1/ Nordstream 2 is bad for Europe, Ukraine and the U.S. But thinking America alone can stop a pipeline that is 98% complete is based in fantasy not reality. The deal Biden reached with Germany isn’t perfect, but it’s a good outcome under the circumstances.
2/ Obama, Trump, nor Biden could convince Germany to abandon the project. It was going to be built. Unfortunate but true.

I guess we could’ve burned our relationship w/ Germany + others to the ground over Nordstream 2, but that would have come at an enormous, indefensible cost.
3/ So without this deal, the pipeline would have been built and Ukraine would have gotten NOTHING. That would be the worst outcome.
4/ The concessions Biden won are real. Perhaps most important is the plan to integrate Ukraine with the EU electric grid. This will drive Putin CRAZY. It helps break Ukraine of dependence on Russian energy.
5/ But that’s not all. Germany agrees to require that Russia continue gas transit through Ukraine. AND Germany agrees to sanction Russia if it uses Nordstream 2 to hurt Ukraine (that’s not a small thing).
6/ Of course Biden would rather the pipeline not be built. But I appreciate that we have a President who deals with reality rather than the kind of hawkish fantasy that has corrupted American foreign policy for decades. This is a good deal under the circumstances.

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More from @ChrisMurphyCT

21 Jul
1/ A THREAD on why Congress needs to take back its constitutional national security powers and how the sweeping bipartisan bill I introduced yesterday with @SenSanders and @SenMikeLee will get this done.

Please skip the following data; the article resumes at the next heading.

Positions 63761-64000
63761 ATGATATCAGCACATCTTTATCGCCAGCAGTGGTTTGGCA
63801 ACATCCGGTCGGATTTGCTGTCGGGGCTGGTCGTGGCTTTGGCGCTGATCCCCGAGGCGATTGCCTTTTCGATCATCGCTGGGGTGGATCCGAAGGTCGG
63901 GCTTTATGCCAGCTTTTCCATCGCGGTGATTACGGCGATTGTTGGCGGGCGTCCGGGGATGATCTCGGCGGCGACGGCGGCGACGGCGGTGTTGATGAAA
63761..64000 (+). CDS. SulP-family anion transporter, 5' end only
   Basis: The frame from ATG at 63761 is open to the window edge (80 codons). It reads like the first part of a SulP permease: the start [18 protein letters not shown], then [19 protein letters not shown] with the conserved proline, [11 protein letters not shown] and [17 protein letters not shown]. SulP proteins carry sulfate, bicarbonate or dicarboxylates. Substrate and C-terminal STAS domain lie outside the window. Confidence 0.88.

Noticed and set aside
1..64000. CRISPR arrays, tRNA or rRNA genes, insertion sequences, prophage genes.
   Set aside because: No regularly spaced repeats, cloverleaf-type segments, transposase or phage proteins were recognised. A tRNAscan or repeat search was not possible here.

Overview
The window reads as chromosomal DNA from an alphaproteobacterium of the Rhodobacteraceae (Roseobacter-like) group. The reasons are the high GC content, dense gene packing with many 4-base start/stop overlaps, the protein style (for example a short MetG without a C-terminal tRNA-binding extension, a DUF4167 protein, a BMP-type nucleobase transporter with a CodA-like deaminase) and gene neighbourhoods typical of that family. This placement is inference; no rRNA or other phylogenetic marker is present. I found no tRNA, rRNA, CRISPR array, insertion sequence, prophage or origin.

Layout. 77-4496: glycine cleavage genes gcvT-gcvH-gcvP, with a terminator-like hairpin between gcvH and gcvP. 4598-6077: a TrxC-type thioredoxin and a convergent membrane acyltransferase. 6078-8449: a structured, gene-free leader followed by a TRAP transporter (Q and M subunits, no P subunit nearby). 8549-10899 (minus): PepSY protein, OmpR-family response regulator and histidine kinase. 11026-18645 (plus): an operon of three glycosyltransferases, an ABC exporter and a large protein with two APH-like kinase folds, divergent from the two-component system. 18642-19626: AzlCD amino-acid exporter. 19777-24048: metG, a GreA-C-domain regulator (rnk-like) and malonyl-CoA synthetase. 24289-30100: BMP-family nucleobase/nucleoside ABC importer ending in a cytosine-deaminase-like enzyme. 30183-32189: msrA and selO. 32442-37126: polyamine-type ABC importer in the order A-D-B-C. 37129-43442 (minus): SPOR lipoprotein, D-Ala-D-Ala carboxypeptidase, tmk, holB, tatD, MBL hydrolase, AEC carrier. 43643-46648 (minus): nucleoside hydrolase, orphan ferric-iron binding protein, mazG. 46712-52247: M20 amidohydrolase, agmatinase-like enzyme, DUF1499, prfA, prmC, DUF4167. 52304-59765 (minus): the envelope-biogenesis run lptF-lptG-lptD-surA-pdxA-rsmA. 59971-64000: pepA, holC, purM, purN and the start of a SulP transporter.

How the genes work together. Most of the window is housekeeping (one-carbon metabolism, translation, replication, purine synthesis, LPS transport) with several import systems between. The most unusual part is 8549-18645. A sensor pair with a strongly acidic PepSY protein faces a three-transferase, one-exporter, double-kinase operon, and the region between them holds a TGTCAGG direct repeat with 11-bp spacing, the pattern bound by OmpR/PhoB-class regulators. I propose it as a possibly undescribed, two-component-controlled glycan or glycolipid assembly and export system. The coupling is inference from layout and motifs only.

2/ Our Founding Fathers envisioned a system where Congress and the executive branch shared power over our national security.

They wanted to ensure that the American people would have a say when it came time to make consequential decisions like sending our men and women to war.
3/ But over the years, Republican and Democratic presidents have gotten far too comfortable going to war without congressional authorization, declaring vague “national emergencies," and exporting massive amounts of weapons all over the world.
Read 8 tweets
7 Jun
College athletes are being exploited. And the NCAA is before the Supreme Court arguing there is a constitutional right to pay these kids next to nothing.

1/ A THREAD on the pending case of NCAA v. Alston and why we need to let college athletes collectively bargain.
2/ In NCAA v. Alston, big time college sports programs argue they have a right to collude to set a "salary cap" (on scholarships and stipends) for all college athletes.

But here's the problem: federal law prohibits collusion (of course it does).
3/ That's why a lower court already ruled against the NCAA – and it's why they should lose this appeal.

The NCAA's main argument is the same tired one they've used for 60 years: college athletes are "amateurs" who have no say in how they're compensated or protected.
Read 6 tweets
27 May